When comparing Tolkien to Lewis, Lewis wins in the theatrical department. Every year, around the world, theater groups are tackling The Lion, the Witch, and the Wardrobe, creating different interpretations of the same text by their choices of costume, casting, lighting and sets. I can’t see anyone staging The Fellowship of the Ring the same way, even if the trustees of the books would let them. Lewis has the flexibility of being so out-there with his elements of fantasy that audiences have no choice than to be accepting of the stage magic simulating them, from a wardrobe that turns into a snowy forest to a giant talking lion.
The role of Aslan, of course, calls for a larger-than-life, grandiose presence. But how do you simulate a thousand-pound lion deity?
There are only two choices: puppetry, or a costume that kinda resembles a lion deity, like how the dancers in Andrew Lloyd Weber’s musical Cats resembled cats.
The BBC version made in 1988 had a decent Aslan puppet. He didn’t move much, but the story was structured so he didn’t have to. I’ve gotta say the head looks frozen-faced here even in a still, though the voice actor did a fine job.
By the time the Disney movies came around CGI had reached the point where a lifelike lion was possible on the screen. But you can’t do CGI on stage, and for a theatrical run it would be too expensive to do a realistic lion that wouldn’t have moved much anyway. So Aslan became super-stylized, which ties into the major suspension of belief issues of staging Narnia anyway.
This Aslan is operated by performers who likely have the toughest job in the show. Like bunraku puppeteers they wear black, and while they are partly hidden by Aslan’s body the illusion is not total by necessity. The designer created a big cat that is imposing and primal, calling to mind a rough metal sculpture. No idea what scene this is though. That’s Peter or Edmund at the left with a Narnian shield, and the woman may be the White Witch, but what is she doing with Aslan’s head?
Another bunraku puppet Aslan, who is missing his legs for some reason. That, along with the exposed ribs, make him look like’s he’s been partially eaten by vultures before his resurrection.
This Aslan required three puppeteers, being almost elephant-sized! But that’s OK, he wasn’t all one unit, but a set of three: head, forequarters, and hindquarters working in close conjunction.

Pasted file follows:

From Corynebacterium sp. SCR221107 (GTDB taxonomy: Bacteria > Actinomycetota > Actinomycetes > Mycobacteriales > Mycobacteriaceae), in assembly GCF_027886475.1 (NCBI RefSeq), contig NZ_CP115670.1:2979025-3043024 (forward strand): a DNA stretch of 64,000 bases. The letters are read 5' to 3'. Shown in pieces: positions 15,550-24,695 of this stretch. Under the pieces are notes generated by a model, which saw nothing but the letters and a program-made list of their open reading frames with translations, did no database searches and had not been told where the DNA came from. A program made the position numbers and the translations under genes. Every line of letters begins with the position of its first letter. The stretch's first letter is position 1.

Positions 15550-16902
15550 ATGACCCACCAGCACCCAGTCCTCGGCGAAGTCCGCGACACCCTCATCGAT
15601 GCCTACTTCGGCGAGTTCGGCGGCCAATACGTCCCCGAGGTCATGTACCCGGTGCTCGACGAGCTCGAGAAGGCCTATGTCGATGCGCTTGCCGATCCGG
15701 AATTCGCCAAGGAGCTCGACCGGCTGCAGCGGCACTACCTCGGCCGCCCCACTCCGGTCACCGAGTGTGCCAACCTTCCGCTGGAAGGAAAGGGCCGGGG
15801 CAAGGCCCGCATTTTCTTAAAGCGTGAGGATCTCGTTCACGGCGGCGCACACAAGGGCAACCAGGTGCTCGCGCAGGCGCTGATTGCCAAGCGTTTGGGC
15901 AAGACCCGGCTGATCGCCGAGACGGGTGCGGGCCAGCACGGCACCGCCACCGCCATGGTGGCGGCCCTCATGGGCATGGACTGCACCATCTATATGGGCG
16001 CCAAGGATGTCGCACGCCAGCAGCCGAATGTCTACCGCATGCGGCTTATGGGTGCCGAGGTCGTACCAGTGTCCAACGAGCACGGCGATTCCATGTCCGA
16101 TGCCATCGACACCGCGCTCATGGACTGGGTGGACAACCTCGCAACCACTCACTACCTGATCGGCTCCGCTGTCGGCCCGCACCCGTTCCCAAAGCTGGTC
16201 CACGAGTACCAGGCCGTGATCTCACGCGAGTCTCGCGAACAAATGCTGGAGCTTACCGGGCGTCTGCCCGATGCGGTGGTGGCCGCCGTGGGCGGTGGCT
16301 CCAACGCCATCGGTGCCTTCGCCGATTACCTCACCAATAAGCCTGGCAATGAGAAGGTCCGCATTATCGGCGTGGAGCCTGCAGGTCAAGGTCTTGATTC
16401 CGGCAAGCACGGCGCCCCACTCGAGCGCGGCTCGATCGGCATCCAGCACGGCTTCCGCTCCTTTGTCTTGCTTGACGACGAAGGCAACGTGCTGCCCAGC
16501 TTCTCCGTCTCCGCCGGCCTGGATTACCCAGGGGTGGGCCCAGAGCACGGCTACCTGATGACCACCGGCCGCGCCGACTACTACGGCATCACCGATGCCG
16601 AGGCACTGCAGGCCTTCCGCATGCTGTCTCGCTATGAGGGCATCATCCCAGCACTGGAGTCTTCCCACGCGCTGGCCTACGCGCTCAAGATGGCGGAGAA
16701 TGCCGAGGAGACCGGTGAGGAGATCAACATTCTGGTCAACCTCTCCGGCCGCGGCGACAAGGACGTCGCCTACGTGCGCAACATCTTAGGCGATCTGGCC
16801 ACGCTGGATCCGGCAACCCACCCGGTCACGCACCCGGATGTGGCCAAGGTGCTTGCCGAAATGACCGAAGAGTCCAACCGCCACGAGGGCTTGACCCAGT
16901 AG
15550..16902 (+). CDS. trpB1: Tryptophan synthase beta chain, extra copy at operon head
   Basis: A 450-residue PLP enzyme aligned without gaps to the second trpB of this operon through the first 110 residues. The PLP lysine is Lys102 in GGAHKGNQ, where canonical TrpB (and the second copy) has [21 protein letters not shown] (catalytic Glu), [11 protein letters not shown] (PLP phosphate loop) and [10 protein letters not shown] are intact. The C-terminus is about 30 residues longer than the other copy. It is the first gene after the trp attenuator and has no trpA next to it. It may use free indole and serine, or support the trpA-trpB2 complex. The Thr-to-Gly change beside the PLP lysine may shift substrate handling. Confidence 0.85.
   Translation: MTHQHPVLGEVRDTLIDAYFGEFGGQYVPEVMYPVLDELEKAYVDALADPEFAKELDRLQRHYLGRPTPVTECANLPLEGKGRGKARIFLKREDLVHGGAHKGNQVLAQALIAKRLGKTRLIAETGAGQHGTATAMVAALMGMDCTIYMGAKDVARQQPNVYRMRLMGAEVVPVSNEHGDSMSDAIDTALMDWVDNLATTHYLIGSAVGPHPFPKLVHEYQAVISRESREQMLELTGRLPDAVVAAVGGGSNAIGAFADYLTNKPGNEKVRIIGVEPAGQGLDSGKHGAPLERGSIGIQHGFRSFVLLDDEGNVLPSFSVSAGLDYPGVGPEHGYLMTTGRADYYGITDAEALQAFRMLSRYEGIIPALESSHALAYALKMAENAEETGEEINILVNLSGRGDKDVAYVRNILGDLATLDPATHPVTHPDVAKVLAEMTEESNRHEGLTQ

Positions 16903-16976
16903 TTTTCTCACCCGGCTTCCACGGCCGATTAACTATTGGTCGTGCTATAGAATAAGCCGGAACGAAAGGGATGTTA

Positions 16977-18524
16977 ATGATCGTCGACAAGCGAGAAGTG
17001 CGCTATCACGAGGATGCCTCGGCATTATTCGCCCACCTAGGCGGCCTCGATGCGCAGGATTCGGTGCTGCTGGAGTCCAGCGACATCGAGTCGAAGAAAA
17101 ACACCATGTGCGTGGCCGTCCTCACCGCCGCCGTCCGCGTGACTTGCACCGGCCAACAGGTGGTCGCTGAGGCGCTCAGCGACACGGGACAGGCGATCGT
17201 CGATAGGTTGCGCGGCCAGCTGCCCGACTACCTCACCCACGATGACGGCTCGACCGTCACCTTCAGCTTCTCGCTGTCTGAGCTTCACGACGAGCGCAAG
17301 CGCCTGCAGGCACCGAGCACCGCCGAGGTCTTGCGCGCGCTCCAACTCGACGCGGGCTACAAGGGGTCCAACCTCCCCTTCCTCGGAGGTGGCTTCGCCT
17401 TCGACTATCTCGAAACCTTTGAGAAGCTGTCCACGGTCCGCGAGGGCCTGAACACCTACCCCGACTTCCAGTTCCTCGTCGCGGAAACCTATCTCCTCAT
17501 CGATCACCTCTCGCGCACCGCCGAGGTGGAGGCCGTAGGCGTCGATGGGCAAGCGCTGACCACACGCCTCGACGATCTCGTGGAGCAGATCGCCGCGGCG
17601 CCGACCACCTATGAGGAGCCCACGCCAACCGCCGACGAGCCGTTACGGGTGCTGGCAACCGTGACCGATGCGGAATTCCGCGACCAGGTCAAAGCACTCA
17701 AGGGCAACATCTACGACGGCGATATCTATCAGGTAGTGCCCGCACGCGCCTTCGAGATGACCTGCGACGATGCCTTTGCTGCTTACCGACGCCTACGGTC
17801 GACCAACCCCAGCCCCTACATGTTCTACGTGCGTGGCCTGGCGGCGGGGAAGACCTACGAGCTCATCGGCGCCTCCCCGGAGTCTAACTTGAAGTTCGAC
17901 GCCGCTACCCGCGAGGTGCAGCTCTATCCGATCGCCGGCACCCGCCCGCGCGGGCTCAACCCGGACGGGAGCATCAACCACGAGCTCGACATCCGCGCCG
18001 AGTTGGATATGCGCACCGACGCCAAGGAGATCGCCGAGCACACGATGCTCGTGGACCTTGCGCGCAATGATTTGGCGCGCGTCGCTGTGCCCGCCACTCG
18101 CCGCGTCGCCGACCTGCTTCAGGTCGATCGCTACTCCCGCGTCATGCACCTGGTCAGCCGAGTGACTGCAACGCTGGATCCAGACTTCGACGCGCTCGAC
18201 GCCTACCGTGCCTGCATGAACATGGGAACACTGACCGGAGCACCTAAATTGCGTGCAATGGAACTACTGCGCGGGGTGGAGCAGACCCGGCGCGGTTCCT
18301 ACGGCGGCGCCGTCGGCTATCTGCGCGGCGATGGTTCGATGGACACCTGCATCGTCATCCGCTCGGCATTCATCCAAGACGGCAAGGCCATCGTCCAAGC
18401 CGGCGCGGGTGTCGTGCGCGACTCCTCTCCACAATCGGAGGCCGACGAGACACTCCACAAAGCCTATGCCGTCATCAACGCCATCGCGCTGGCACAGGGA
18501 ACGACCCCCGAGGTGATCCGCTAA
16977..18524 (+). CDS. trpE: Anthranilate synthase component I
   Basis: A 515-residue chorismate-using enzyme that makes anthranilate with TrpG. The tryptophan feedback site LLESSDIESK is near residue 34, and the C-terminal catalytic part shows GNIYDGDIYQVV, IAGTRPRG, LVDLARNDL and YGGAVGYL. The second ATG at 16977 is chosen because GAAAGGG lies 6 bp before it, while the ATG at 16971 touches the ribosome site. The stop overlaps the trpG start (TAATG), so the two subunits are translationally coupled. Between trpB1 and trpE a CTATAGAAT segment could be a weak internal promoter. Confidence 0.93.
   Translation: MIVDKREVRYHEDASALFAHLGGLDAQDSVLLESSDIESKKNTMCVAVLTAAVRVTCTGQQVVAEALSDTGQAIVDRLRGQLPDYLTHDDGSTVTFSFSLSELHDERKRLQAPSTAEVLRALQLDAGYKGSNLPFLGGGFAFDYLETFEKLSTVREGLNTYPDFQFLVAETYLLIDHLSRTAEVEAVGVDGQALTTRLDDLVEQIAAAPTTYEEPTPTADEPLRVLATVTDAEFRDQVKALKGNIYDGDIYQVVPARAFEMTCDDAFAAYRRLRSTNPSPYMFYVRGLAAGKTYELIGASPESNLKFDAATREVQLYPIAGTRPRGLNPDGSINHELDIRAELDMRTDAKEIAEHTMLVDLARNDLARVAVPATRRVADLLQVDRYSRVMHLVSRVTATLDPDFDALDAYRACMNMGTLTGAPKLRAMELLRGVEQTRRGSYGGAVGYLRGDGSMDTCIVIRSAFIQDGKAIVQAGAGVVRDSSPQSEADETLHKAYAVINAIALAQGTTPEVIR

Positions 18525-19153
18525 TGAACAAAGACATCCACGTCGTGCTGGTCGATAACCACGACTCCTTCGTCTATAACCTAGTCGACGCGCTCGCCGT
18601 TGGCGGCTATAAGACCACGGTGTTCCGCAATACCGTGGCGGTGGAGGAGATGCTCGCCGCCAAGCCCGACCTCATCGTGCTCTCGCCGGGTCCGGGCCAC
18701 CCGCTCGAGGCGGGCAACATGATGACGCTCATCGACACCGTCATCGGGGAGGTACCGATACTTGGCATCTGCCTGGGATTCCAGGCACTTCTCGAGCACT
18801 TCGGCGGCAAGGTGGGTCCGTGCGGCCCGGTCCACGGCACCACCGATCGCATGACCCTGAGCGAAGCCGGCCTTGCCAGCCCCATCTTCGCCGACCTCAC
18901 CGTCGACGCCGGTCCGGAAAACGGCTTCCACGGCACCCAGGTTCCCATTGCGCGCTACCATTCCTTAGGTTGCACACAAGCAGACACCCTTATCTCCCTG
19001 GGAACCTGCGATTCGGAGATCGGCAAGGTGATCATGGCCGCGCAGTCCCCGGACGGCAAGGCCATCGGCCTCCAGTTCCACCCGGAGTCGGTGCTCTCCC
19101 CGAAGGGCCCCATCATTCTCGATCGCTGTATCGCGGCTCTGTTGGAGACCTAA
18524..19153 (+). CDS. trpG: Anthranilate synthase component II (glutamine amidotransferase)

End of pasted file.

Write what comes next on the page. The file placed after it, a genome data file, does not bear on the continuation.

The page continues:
For theater companies with deep pockets, remote-controlled animatronics are likely to be used.
This one has three operators as well, two for the body and one for the head and mouth. The stylization works as the set itself is stylized: the backdrops are made to look like paper trees and buildings cut from the pages of the book.
One disadvantage of an oversized lion puppet is its weight, which is why the designer of this production made an Aslan of lightweight fabric stretched over a wire frame. Downside: his ankles look broken.
Another wire frame Aslan, but instead of nylon fabric, his hide and mane are made of book covers. Not only The Lion, the Witch, and the Wardrobe itself, but the books named in Tumnus’s library and other children’s classics like The Secret Garden.
An Aslan made of a gauzy fabric, which must have given him an ethereal look under the lights. Sensibly, he has wheels to get around.
Then there’s this one, built for a high school production, which is too easy to make fun of, so I won’t.
The oddest production of The Lion, the Witch and Wardrobe I’ve come across is this avant-garde one from Poland, which features a womblike, minimalist white set with a curtain cocoon that can drop down from above. Aslan looks like he’s made out of translucent plastic, operated by droogs. Lighting is used to convey emotion shifts and scene changes.
The woman at the center cupping her ear might be the White Witch, and that might be Edmund at the back with his dwarf captor. But who’s the elven beauty at Aslan’s side?
This might be the master storyteller who narrates the tale. But who is the faceless, gold-suited man behind her?
This might be the Witch Witch with an electrified neon hoop skirt as she is torturing Edmund, who looks to be doing a break dance on the floor. Maybe the black-clad figures are the witch’s wolves? Or her statues? Who knows. Those Poles, always a crazy bunch.